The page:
What is it that draws people here to live, work & play? A good place to start is its natural beauty.
Another place to look is at industry and the jobs it provides. Brookings is fortunate to still have several lumber mills. What I find interesting is the global connection as the mill’s output goes into lumber products for markets around the world.
Another good economic leg is agriculture.
The area has a broader base of ag than with just cattle. There are sheep ranches, row crops and most dominant, Easter Lily bulb farms.
Last but not least, the region is known for its fishing, which at times allows for other activities.
Great time to visit the tide zone when the ocean rolls back. Note the little specks on the barnacles – each of them is alive too. Enjoy the revealed beauty.
It’s a bird twofer, but when the rocks are revealed, it’s the starfish that are abundant.
Sensuality and the sea.
Low tide is feast time for our very seasonal Black Oystercatchers.
A colorful cluster of starfish. Above or below the waterline Pelican Bay National Park has so much to offer.
We have a photography rich environment close to home: redwoods, dunes, wild rivers, rocky shores and wetlands. This fog touched image is near one of those unnamed wetlands that help the lower Smith River breathe.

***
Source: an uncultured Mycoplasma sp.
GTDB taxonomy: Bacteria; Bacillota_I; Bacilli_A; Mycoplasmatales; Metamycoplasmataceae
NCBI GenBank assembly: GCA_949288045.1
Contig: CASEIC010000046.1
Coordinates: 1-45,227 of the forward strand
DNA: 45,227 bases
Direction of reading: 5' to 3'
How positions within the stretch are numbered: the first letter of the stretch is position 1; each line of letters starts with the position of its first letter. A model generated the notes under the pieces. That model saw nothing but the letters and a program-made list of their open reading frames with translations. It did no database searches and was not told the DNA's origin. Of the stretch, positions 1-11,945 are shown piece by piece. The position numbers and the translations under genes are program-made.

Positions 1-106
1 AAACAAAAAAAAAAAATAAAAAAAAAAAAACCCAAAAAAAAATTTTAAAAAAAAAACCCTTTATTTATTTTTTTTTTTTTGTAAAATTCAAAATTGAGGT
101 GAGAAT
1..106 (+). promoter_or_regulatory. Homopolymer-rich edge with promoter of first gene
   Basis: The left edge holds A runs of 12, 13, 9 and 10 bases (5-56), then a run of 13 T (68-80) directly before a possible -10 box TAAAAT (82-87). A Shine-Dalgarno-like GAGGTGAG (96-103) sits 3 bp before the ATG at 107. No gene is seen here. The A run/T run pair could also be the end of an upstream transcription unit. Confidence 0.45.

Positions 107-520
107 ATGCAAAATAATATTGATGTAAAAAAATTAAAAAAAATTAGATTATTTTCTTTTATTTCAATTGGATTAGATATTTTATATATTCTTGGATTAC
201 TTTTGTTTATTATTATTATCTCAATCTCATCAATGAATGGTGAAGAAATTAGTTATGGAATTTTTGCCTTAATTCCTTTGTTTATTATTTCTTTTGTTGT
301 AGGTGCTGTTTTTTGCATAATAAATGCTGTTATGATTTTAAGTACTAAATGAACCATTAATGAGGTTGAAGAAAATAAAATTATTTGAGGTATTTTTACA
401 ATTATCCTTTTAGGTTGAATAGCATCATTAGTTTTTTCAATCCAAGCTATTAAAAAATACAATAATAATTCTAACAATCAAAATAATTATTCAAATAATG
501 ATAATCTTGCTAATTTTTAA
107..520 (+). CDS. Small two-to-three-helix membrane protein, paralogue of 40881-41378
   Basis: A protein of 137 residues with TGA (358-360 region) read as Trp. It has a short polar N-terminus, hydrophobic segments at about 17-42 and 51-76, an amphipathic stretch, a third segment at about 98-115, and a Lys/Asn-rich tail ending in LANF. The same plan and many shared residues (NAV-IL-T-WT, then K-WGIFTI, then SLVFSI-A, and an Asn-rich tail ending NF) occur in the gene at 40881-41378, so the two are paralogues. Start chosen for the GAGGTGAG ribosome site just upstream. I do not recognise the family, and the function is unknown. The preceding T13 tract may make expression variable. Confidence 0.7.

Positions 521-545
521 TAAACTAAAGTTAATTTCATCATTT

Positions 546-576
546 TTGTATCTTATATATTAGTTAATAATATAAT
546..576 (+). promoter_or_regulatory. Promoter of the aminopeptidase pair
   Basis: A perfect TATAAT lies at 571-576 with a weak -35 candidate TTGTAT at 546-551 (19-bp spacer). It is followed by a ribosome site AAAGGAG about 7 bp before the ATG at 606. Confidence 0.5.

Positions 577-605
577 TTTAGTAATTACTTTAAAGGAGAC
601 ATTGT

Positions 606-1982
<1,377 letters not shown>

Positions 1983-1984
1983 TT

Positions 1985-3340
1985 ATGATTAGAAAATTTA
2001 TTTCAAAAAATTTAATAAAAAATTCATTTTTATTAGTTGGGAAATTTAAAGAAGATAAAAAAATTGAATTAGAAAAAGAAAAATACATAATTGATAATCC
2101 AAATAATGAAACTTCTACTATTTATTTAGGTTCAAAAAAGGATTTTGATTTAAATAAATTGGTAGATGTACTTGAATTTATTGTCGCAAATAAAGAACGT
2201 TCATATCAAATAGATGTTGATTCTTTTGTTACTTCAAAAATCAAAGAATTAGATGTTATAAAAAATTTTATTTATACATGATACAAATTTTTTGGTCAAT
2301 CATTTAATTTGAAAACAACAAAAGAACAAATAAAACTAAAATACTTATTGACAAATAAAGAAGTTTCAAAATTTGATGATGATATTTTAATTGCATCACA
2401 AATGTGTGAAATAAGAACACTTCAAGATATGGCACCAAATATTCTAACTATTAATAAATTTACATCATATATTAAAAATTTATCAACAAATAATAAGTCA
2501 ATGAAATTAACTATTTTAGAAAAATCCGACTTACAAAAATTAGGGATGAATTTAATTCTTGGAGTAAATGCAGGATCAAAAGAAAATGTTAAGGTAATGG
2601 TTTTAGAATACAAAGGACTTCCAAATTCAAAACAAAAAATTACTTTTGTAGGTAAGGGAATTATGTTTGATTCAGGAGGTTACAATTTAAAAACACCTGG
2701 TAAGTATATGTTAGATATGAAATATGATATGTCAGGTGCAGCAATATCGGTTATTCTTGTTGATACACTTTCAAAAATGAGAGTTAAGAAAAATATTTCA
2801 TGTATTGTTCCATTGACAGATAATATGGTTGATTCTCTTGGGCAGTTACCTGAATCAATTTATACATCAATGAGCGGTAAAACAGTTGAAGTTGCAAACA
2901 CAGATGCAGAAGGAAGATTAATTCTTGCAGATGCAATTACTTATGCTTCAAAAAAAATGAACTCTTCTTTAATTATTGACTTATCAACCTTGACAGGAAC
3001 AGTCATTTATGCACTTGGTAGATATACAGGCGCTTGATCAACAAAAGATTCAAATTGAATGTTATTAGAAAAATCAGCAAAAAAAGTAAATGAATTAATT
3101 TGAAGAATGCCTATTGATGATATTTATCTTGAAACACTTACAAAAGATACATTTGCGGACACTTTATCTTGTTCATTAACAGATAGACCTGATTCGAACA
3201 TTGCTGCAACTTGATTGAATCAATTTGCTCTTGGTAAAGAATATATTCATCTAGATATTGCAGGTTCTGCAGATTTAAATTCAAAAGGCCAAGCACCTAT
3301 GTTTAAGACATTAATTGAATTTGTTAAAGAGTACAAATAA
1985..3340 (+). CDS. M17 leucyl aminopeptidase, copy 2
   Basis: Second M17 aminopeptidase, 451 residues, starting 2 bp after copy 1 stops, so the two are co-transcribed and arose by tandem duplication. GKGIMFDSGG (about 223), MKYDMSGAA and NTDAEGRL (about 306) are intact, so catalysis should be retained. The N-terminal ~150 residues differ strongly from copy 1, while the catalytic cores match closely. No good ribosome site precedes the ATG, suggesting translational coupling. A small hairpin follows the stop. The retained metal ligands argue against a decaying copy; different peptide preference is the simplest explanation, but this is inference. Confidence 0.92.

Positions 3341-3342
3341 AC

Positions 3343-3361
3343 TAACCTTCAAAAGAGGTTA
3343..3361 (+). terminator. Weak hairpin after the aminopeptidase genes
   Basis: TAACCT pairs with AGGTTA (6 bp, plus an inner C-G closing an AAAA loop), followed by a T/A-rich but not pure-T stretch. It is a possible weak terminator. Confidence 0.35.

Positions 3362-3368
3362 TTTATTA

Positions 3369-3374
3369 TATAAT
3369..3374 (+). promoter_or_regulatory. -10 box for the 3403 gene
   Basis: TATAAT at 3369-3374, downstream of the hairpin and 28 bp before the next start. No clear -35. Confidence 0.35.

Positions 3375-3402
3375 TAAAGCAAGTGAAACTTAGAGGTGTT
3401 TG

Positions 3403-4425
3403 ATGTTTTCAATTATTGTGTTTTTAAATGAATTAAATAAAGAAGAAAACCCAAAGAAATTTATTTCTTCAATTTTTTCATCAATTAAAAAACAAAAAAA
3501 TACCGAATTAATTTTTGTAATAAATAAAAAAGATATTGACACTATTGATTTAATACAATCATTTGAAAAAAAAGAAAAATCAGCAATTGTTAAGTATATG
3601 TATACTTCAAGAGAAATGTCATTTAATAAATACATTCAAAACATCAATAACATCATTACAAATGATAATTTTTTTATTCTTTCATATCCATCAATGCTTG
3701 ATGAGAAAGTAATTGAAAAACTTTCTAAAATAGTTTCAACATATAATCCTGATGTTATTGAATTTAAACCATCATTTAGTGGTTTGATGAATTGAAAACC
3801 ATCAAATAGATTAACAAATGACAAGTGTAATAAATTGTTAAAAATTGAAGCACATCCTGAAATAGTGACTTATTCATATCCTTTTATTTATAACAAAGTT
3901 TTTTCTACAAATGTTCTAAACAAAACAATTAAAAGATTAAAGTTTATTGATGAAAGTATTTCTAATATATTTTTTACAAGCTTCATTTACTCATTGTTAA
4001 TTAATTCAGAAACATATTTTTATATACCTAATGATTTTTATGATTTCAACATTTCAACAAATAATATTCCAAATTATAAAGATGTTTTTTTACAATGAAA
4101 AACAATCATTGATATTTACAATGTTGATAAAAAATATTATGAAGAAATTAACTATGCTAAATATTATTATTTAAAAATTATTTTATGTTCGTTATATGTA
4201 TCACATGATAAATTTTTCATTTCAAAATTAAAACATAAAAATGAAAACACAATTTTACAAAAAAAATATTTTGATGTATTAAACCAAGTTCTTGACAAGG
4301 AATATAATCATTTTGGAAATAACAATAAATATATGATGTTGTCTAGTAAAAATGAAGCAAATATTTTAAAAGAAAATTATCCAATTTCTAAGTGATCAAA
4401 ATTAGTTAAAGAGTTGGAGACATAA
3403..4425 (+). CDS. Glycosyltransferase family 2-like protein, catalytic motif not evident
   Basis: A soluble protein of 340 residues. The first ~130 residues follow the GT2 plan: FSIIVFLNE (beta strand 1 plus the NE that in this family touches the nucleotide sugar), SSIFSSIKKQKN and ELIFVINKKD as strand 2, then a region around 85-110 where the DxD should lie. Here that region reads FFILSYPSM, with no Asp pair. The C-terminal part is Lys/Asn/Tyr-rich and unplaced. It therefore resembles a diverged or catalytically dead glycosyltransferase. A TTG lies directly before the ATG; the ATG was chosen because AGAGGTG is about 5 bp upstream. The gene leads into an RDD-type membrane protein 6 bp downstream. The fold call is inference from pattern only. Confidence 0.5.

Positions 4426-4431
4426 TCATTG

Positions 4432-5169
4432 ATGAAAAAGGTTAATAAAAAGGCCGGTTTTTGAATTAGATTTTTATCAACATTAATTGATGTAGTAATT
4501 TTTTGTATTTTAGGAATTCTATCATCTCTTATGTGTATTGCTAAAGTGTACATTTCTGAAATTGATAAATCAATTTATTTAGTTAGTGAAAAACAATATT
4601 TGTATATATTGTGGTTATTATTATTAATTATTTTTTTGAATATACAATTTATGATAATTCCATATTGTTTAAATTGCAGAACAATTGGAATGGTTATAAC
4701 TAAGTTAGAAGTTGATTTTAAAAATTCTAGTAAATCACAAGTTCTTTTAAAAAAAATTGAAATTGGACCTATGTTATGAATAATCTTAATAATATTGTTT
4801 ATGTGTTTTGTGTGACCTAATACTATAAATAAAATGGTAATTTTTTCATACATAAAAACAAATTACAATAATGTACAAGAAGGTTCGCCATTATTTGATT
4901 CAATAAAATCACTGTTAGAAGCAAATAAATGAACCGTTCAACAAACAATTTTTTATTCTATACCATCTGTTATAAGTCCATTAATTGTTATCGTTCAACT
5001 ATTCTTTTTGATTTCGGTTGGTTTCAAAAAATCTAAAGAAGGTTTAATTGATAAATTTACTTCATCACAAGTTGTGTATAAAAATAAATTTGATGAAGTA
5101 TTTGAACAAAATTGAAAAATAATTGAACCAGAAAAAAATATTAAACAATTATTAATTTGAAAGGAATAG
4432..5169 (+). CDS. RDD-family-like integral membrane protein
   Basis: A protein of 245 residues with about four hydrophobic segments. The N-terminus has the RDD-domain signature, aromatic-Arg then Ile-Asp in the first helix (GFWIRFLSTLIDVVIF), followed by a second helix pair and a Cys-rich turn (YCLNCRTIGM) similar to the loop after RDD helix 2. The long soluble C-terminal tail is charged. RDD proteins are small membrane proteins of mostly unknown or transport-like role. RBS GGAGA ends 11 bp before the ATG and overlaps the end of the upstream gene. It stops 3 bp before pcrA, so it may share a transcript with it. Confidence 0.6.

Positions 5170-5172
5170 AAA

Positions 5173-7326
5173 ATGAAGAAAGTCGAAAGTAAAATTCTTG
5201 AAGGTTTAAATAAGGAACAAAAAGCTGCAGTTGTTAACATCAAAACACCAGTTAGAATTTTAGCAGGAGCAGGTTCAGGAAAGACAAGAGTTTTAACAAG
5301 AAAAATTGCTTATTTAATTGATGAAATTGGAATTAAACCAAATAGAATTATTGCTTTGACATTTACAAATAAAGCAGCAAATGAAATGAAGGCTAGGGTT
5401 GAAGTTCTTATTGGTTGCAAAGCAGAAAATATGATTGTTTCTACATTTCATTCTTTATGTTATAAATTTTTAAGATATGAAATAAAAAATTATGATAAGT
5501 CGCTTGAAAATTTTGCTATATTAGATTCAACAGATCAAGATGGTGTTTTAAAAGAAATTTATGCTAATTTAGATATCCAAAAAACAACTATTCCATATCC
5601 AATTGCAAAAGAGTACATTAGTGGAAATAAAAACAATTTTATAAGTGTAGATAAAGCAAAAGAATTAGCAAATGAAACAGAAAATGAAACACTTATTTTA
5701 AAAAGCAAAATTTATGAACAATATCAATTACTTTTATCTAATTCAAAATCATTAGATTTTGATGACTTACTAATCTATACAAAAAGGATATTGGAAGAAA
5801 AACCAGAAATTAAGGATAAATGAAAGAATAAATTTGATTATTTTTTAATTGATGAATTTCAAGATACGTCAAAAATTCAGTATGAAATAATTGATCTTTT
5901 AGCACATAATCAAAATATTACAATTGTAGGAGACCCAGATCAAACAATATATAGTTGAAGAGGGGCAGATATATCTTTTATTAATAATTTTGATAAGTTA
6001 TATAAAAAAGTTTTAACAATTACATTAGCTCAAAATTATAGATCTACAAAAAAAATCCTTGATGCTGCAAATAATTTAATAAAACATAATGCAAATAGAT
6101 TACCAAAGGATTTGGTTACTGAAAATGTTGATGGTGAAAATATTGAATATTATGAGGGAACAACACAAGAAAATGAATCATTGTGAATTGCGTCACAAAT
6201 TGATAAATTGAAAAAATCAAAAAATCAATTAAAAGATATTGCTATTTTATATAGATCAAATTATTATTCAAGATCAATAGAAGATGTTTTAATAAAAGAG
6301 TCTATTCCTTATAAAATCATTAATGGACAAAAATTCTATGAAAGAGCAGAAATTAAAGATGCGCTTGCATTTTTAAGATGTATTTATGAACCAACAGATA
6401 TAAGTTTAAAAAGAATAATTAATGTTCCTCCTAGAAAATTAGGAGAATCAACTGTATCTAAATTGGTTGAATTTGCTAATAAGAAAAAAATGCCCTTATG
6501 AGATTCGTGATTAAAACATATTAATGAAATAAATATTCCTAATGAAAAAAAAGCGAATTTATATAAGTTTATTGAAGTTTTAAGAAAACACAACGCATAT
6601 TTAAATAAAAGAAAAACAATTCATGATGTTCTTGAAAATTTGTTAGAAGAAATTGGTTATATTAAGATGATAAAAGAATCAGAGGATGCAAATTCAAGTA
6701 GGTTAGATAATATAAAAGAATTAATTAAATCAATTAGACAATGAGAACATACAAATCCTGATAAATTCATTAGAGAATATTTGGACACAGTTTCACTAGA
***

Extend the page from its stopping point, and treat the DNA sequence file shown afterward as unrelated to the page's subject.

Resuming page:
This shot was taken nearby at Yontocket. Yontocket was the site of an Indian massacre in 1853 and is now a Tolowa Indian burial ground.
The coastal plains supports more than wetland and wildlife. Beyond the row of low trees that mark the meandering Smith River, there is a ribbon of farmland. 99% of all Easter Lily plants start their lives here as bulbs. The bulbs are are grown to specific sizes then shipped out to greenhouse growers all over North America. Normally Easter Lilies bloom in the summer but growers make sure to hit the moveable Easter holiday with a spring bloom.